Skin Conditions Associated with Rheumatoid Arthritis
"Skincare is an often neglected aspect of dealing with rheumatoid arthritis. Both systemic effects of the disease and side effects from medication can impact your skin. Staying informed is your first step toward managing this aspect of the disease." Lene Anderson, Health Central's Rheumatoid Arthritis Community
Rheumatoid arthritis (RA) is an autoimmune disease that causes swelling, pain and stiffness in the joints. Our immune system helps to keep us healthy by attacking diseases and other "invading organisms." But sometimes the immune system will attack healthy cells, causing disease. RA is one of those diseases - the immune system attacks the cells in the lining of the joints. The American Academy of Rheumatology states that at least 1.3 million adults in the United States have been diagnosed with RA.  RA has been considered the most disabling type of arthritis, however, new research and developments have helped to improve the understanding and treatment of this disease.
The main symptoms of RA include pain, stiffness and swelling of many joints. Those with RA may have limited function of these joints. But this is only part of the disease, it can affect other systems in the body, including internal organs and skin. Other symptoms can include loss of energy, loss of appetite, lowgrade fevers and dry eyes and mouth.
Skin Conditions Caused by Rheumatoid Arthritis
RA is also associated with some skin conditions:
Skin Nodules are small lumps, around the size of a pea, which form below the surface of the skin, particularly around the joints affected by RA but they can also form on internal orgaans. Approximately 25 percent of those with RA will develop these nodules, also referred to as subcutaneous or rheumatoid nodules. Many times these nodules are painless. Anti-rheumatic drugs or injections of corticosteroid medications can sometimes shrink the nodules, however, if they become infected or painful, they may need to be surgically removed.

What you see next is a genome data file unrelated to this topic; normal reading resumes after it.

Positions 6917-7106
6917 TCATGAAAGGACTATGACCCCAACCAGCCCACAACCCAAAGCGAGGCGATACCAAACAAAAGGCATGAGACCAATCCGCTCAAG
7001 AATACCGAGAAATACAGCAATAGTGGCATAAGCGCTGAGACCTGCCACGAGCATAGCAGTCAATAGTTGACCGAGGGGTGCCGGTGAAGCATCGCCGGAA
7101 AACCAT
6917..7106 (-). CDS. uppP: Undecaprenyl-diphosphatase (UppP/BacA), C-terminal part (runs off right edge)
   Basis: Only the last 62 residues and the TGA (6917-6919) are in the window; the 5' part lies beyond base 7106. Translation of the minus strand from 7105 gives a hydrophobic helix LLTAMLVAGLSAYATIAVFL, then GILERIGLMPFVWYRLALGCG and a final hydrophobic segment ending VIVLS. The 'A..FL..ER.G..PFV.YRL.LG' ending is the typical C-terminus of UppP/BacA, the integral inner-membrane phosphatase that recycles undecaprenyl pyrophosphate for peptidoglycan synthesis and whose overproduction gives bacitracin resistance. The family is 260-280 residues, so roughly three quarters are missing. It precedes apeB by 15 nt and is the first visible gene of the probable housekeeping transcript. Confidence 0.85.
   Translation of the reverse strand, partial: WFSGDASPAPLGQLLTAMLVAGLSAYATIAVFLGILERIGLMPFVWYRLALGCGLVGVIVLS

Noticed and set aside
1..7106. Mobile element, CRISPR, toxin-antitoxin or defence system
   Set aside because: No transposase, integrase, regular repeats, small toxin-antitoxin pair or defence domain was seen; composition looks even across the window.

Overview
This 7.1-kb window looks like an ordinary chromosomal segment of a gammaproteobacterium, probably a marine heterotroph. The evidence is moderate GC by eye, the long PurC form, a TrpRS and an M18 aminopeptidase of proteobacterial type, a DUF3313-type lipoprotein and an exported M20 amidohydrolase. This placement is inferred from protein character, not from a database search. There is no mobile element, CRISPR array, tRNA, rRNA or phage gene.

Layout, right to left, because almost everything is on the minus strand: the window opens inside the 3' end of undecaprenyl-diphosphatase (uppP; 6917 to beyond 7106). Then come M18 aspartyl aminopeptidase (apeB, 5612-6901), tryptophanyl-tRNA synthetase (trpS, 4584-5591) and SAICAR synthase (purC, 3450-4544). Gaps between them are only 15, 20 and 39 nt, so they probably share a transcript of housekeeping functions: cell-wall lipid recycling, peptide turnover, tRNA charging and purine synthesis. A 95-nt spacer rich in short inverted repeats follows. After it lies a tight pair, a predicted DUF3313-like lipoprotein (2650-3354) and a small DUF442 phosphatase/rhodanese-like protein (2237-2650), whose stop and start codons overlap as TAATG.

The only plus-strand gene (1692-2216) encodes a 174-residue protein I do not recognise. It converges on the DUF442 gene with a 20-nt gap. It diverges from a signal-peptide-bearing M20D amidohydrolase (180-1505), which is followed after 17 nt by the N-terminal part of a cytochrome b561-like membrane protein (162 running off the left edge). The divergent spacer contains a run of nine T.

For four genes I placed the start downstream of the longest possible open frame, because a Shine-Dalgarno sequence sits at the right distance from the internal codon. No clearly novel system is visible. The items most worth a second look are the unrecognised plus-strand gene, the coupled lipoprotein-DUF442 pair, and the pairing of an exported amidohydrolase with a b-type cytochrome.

Vasculitis occurs when blood vessel walls in the skin become inflamed during periods of joint inflammation. The blood vessels can break, causing bleeding under the skin. Approximately 1 in every 100 people with RA will develop vasculitis. When blood vessels on the fingertips and around the nails are impacted, small sores and redness may appear around the nails. If larger blood vessels are involved, you may get a rash on your legs. In more serious cases, ulcers may appear.
Skin Conditions Resulting from Medications
Some medications used to treat RA can cause skin rashes. Arthritis medications which are DMARDs and nonsteroidal anti-inflammatory drugs (NSAIDs), such as ibuprofen, may result in a rash. However, this may indicate an allergic reaction to the medication. Contact your doctor if you experience any rash or itching after taking these medications.
Medications such as aspirin and corticosteroid medications can interfere with blood clotting or result in thinning skin, causing you to bruise easily.
Certain medications your doctor prescribes may also make you more sensitive to sunlight. These include DMARDs and NSAIDs. When taking these medications you should avoid direct sunlight and tanning beds. You should use a sunscreen that protects against UVA and UVB rays any time you are outdoors.
The medication prednisone has been associated with an increased risk of skin cancer according to a study completed in 2005 and published in The Journal of Rheumatology.
For more information on Rheumatoid Arthritis and Skin Conditions:
"Handout on Health: Rheumatoid Arthritis," 2009, April, Staff Writer, National Institute of arthritis and Musculoskeletal and Skin Diseases
"Rheumatic Skin Diseases: FAQ About Skin Problems with Arthritis-Related Diseases," Date Unknown, Staff Writer, University of Iowa Hospitals & Clinics
 "Rheumatoid Arthritis," Updated 2012, Aug., Eric Ruderman M.D. and Siddharth Tambar M.D., American College of Rheumatology
"Skin Cancer, Rheumatoid Arthritis and Tumor Necrosis Factor Inhibitors," 2005, Eliza F. Chakravarty, Kaleb Michaud, Frederick Wolfe, The Journal of Rheumatology